One of her later stage appearances was on 19 October 1968, when there was staged at the Yiddish Anderson Theatre in New York City, the Yiddish musical "It's Never Too Late for Happiness" [book by Kalman Lipson, lyrics and adapted by Joseph Jacobs, music by Samuel Fershko, starring Fraydele, Bruce Adler, Max Perlman, Jacob Jacobs, Seymour Rechtzeit and Miriam Kressyn, Jacob Zanger, Leon Liebgold, Gita Galina, Thelma Mintz, and Diana Cypkin]. New York Times critic Richard F. Shepherd considered Fraydele "a welcome sight."

A great wit, she nurtured a proverbial family of entertainers -- her daughter, the singer and comedienne, Marilyn Michaels; her son Michael Sternberg (a singer, musician and composer), and her grandson, Mark Wilk (a writer, pianist and singer).

Fraydele eventually turned down offers to travel abroad when motherhood called, and even though she performed well into her seventies, doing commercials and concerts, she was in fact the mom who was the major force behind her daughter, Marilyn Michaels' career.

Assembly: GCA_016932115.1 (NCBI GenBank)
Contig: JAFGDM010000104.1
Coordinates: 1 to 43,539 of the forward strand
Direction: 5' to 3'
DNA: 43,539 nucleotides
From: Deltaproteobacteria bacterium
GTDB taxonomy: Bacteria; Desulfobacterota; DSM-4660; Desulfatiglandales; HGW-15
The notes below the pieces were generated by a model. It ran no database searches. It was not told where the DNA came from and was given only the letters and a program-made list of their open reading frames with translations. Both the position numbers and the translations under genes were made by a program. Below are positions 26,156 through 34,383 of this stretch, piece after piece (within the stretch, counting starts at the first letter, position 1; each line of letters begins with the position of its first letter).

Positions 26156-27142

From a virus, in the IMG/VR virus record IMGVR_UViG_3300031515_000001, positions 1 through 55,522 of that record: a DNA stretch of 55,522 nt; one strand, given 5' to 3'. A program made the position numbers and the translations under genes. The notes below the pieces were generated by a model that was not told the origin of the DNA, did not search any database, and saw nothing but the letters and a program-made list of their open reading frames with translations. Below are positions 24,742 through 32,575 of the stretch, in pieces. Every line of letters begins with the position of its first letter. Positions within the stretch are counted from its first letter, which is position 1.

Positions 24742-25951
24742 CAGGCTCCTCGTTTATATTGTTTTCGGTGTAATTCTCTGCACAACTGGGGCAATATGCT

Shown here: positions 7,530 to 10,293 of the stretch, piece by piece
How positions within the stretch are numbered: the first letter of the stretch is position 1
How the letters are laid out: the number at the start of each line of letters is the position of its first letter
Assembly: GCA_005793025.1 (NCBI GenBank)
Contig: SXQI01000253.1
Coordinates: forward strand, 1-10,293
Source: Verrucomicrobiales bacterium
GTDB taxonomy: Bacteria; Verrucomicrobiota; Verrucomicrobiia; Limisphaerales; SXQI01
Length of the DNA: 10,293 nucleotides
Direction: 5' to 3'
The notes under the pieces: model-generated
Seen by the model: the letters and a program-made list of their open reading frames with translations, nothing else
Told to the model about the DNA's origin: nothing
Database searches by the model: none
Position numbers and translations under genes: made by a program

Fraydele passed away on 5 January 2004 in New York, New York.

From the album "Songs my Brother Moishe Sang," listen to Fraydele sing "Bam rebbins tish (At the Rebbe's Door)" with her daughter Marilyn.

Sh. E. from her daughter Marilyn Michaels.

  • Marilyn Michaels -- website, www.marilynmichaels.com .

  • The Cantors Assembly -- Journal of Synagogue Music, Vol. 32, 2007, pp. 72-77.






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Part of the new,  "Lexicon of the Yiddish Theatre," Volume 8, by Steven Lasky.
Biographical information and photographs courtesy of Marilyn Michaels.